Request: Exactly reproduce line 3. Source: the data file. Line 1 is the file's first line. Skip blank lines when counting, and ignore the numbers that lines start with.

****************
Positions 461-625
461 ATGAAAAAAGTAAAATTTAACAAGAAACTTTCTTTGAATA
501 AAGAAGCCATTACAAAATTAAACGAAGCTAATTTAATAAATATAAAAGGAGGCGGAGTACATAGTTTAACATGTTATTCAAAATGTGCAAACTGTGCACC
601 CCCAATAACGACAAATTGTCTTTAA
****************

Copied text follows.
501 AAGAAGCCATTACAAAATTAAACGAAGCTAATTTAATAAATATAAAAGGAGGCGGAGTACATAGTTTAACATGTTATTCAAAATGTGCAAACTGTGCACC